The Genesis of Sanskrit Theatre- Part II

Elevating it from the folk tradition, Natyashastra reformed Sanskrit Theatre. However, at present, Koodiyattam is the only surviving link to its past

Natyashastra symbolizes three streams of culture: the Vedic one represented by Indra, the Indus civilization represented by Siva and the folk tradition of Krishna. Natya has its starting point with the festival of Indra followed by the dance of Siva which made it more attractive. Music and dance were inherited from the Indus civilization. The folk tradition from Krishna was infused life into theatre. Undoubtedly, the fusion of these elements took a long time to evolve.

The Vedic connection of Natyashastra could be seen in the very first chapter that explains the genesis of Natya. Indra accompanied by gods requested Brahma to create a form of entertainment accessible to all classes of the society including the Sudras as they were prevented from listening to the Vedas. Brahma acceded to their request by taking text from Rig Veda, music from Sama Veda, abhinaya from Yajur Veda and the sentiments from Atharva Veda to create the fifth Veda, NS. He handed it over to Indra who pleaded inability of the devas to enact the play. Brahma then revealed the same to sage Bharatha who with his hundred sons brought it to the earth.

The refinement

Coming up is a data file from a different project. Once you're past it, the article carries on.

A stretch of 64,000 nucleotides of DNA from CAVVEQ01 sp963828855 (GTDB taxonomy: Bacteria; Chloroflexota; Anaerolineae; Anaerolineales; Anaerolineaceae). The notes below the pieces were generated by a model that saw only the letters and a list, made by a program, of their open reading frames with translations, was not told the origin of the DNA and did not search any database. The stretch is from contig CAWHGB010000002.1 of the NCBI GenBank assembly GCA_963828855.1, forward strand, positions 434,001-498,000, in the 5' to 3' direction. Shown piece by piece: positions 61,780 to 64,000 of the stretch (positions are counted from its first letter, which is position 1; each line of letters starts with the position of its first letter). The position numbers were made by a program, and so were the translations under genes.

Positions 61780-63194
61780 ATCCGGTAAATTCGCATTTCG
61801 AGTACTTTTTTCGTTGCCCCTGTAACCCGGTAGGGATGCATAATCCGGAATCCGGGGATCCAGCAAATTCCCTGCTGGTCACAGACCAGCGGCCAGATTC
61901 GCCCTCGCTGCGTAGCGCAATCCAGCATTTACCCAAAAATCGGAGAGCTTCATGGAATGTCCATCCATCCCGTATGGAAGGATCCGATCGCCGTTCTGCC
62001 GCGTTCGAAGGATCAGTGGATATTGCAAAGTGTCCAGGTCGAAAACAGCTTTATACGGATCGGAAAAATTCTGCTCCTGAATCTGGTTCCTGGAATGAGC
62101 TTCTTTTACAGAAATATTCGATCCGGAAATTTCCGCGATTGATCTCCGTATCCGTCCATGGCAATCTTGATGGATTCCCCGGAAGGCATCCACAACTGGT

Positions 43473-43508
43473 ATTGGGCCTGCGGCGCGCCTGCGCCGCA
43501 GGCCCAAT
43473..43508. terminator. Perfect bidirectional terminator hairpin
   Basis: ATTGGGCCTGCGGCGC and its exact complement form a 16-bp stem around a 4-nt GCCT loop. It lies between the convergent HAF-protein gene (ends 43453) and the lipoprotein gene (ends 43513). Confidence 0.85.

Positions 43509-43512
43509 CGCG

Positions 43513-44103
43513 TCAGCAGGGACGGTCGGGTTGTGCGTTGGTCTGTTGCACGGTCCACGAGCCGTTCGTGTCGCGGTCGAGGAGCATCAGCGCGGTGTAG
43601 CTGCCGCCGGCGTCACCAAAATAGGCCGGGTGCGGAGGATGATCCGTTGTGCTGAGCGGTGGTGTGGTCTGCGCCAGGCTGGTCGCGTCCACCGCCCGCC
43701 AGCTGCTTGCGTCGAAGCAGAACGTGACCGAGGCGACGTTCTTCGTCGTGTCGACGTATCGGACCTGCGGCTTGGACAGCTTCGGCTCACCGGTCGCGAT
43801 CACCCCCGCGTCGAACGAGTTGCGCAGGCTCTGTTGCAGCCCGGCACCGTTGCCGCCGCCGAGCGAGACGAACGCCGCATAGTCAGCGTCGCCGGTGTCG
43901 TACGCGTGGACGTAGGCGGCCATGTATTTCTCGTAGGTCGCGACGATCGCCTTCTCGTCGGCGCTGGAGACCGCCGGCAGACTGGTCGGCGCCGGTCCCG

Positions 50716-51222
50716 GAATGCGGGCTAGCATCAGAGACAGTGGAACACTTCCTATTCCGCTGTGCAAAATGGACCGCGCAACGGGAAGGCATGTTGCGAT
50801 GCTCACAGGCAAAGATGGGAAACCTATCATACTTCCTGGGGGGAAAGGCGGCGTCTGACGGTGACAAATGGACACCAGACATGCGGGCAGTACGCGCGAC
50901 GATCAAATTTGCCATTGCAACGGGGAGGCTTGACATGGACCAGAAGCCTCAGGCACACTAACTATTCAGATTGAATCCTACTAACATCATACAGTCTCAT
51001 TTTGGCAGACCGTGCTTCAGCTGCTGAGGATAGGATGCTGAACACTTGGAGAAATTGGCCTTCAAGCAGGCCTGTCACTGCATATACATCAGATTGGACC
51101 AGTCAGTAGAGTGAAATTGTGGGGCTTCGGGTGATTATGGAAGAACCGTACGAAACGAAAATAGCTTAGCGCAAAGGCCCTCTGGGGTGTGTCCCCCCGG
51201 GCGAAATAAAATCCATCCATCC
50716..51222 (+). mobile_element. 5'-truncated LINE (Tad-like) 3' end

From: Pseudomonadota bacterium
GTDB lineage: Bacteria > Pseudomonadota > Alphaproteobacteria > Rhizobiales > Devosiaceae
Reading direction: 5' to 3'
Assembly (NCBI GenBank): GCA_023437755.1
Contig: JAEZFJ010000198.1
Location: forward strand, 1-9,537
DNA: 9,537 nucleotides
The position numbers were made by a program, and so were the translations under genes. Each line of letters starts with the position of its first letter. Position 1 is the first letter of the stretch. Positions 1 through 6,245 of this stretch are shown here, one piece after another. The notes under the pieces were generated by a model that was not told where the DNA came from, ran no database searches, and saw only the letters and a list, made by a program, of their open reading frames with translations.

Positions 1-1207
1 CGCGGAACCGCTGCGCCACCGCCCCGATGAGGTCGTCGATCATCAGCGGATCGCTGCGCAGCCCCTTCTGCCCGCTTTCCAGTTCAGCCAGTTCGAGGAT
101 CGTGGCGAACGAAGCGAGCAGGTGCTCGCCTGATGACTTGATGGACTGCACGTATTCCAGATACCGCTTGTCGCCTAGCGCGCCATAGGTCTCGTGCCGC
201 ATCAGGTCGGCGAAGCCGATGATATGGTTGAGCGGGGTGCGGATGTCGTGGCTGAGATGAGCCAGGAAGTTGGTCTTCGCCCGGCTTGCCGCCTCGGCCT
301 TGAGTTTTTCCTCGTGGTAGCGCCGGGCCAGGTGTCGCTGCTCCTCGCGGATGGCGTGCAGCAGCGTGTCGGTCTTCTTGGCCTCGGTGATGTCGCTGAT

Bharatha’s contribution could be summed up as follows: He refined the rudimentary theatre, like Panini who refined the corrupt language. He thus gave grammar to the theatre. The popular theatre forms staged in the nook and corner of the country were brought into an auditorium. Koothambalam attached to temples in Kerala is a glaring example. The folk and popular stories were replaced by heroic characters like kings and nobles. He prescribed two levels of acting namely, Lokadharmi and Natyadharmi of which the prominence was given to the latter. Of the four folds of abhinaya, Satwika was elevated to a higher plane, others being considered inferior to it.

We can see that Bharatha’s concern was mainly the Rupakas (forms of dramas). The question of Uparupakas was left to Kohala, Bharata’s disciple. The ten Rupakas are Nataka, Prakarana, Bhana, Vyayoga, Samavakara, Veethi, Ihamruga, Prahasana and Dima. 

Despite all the refinements, Bharatha could not avoid the indigenous practices. Prakarana did not match the sublime level of the Nataka. Characters were of lower birth though with high quality. Prahasana and Veethi were at much lower levels. Samavakara and Ihamruga contain haughty scenes that frightened ordinary spectators. Bhana imitated the libertine.

 Margi and deshi

The golden era of Sanskrit theatre was the first millennium from 500 BCE to 400 CE. Natyasastra, dramas of Bhasa, Kalidasa and others belonged to this period. The next 500 years up to 1000 CE was also notable as it witnessed compositions of Harsha, Bhavabhuti, Bhattanarayana and others. Commentaries on Natyasastra by Lollata, Sankuka and Abhinavagupta emerged. But the next millennium was a period of decline when regional languages attained prominence. There was no significant contribution to Sanskrit theatre during this period at the national level. Thus the two distinct classifications in the history of theatre are the national called Margi and the regional called Deshi.

Regrettably, the national pattern began to disappear and after a few centuries of the second millennium, it was completely lost. At present, the only surviving link to the past of Sanskrit theatre is Koodiyattam, the form of Sanskrit theatre that Kerala has preserved. It remains as the only live source from which posterity can reconstruct the ancient mode of performance in Sanskrit Theatre.

Read Part I here

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